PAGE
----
Her reign was one of reform and domination of the Crimean Khanate, as well as openly embracing the enlightment.
In the mid XVIII century, the polish government collapsed due to a parliamentary limber.
And the surrounding Austria, Prussia and Russia, split the country in three, during the Polish Partitions, effectively wiping the country off the map for the next century.
Just in time for the Napoleonic Wars.
Russia, just like the other europeans monarchies of the time, feared the repercussion of the french revolution.
And joined the second, third, and fourth coalitions against Napoleon.
But they usually lost pretty badly.
The french army captured the abandoned Moscow in 1812. However, the Russians would not surrender, preferring to burn the fields that the French hoped to leave off.
After waiting a few months, Napoleon retreated from Russia due to lack of supplies before considering the Russians surrender.
And when the snow set in and killed most of the french army, the tide was turned in Russia’s favor.
Russia’s territorial gains had become so ambitious, that it triggered a war with france and england, who helped the ottomans in the crimean war.
In 1861 Russia abolished serfdom in an event now known as the emancipation.
Also, in the period between Napoleon and the emancipation, it’s worthwhile to know that Russia expanded its territory into Turkestan, China the Southern Caucasus, Finland, and Russian America.
And were not for the Crimean war, they almost certainly would have won the entire black sea.
They really loved land.
In 1894, Tsar Nicholas II and the mystic Rasputin, who people thought secretly controlled him, became the last emperor of Russia.
There were revolts against the political system for many decades and monarchy was slowly losing its power.
As an ally of Serbia, Russia aimed to protect the Baltic Slavs from the Astro-Hungarian invasion during World War I.
The chaos and famine of the war led to the two Russian Revolutions.
The first opposed the Tsar and set up the provincial government, highly influenced by the Soviets.
The Soviets were basically workers unions inspired by Marxisism.
Vladimir Lenin’s bolshievik party came to power in the soviets and seized power in the october revolution, creating the R.S.F.S.R.
And the Russian civil war between the reds and the whites.
The civil war led to the breakaway of Poland and Baltic States and Finland.
In 1922, the R.S.F.S.R. was renamed the U.S.S.R., a much catchier name.
After the Death of Lenin, Russia’s most famous communist era dictator came to power, Joseph Stalin.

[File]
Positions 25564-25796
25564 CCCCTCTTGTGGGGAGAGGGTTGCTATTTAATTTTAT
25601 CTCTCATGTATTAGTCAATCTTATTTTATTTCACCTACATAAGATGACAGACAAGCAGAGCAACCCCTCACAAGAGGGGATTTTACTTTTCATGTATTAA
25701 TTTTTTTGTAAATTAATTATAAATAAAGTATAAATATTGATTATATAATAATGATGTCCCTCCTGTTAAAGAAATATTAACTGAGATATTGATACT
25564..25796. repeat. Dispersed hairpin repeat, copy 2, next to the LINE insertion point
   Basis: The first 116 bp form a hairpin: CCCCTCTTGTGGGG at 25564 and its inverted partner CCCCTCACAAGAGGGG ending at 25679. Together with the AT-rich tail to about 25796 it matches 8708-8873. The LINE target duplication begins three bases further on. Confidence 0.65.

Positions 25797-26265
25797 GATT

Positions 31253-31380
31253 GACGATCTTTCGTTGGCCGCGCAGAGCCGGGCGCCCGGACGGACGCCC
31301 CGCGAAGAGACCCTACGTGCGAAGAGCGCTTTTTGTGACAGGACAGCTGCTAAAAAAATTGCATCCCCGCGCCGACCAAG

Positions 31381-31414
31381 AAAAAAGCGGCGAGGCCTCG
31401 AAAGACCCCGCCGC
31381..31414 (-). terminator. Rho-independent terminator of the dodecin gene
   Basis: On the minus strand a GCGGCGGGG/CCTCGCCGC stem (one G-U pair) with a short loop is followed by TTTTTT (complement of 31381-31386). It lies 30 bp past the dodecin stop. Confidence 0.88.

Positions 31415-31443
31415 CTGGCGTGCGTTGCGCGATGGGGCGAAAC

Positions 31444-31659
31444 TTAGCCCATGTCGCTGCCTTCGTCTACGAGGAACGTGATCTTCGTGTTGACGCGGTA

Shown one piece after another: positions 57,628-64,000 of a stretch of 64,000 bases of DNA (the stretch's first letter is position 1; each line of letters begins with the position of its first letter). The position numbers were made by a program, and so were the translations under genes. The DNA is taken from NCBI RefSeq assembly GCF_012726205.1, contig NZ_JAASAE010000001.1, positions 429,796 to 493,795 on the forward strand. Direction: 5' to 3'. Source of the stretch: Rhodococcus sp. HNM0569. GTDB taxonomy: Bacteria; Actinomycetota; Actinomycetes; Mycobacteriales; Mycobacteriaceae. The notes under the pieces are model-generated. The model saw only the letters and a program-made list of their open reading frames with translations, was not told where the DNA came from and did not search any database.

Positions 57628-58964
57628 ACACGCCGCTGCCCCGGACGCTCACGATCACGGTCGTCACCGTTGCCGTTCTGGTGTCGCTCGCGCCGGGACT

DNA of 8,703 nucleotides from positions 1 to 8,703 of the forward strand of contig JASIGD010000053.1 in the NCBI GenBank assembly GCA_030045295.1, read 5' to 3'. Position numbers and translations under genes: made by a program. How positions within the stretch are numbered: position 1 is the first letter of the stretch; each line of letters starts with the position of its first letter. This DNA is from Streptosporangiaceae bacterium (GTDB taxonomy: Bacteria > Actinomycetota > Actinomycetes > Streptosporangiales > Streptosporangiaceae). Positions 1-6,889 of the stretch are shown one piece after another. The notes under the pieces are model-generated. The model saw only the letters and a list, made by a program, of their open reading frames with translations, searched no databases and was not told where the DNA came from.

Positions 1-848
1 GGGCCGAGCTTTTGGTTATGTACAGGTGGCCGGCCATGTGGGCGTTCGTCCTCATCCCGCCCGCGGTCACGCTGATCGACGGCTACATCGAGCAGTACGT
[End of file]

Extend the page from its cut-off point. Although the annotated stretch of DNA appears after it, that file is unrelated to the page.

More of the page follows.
Born in the old Russian Empire now modern-day Georgia, Stalin was an aggressive expansionist, go and figure.
He had aims of spreading communism throughout the world.
He also resented Russia’s territorial losses during the civil war.
He killed an exiled millions of people he deemed anti-revolutionary.
With failed diplomacy with the western european nations, Stalin entered into the non-aggression pact with the Nazi-Germany.
Hoping to regain much of the land lost in the first World War in Poland and Baltic Sea.
On the 1st and 17th of September, Germany and Russia invaded and divided Poland in two, beginning the second World War.
Originally, in an uneasy alliance with Hitler, the tide of war turned with Hitler’s invasion of the Soviet Union.
The invasion killed more troops than any other theatre of battle and German’s armies came just 24 kilometers from Moscow.
However the winter blizzard set in, turning the battle in the Soviets’ favor.
After the defeat of nazi germanies, Stalin held on to the Soviets occupied territories, enveloping them into the USSR or creating communist puppet states.
The western allies treated the Soviet block with suspicion, in which the Soviets developed nuclear weapons and became one of the most powerful nations in history.
The USSR was the first nation to put a man in space during the American-Soviet space race.
After decades of poverty and political unrest, as well as involvement in numerous proxy wars with the united states, the USSR finally collapsed.
Under the weight of the one party communist state.
The Russian Federation was formed as a nearly democratic republic.
The two most important easter block states, Poland and East Germany, broke away from russian control.
And the eastern part of Russia also broke away, to form two new countries.
Belarus, or “White Russia”, and Ukraine.
The rise of Vladimir Putin, a former KGB officer, into the prime ministry and presidency of Russia, brought with it renewed foreign policy.
Putin became involved in the Syrian civil war, the east Russian separatism movement in Ukraine and the politics of many eastern-europeans countries.
Modern day Russia’s future is uncertain, as is the motives of its leader.
However, the nation is in a state of peace, will be hosting the football world cup in 2018, and is emerging once again as a world superpower.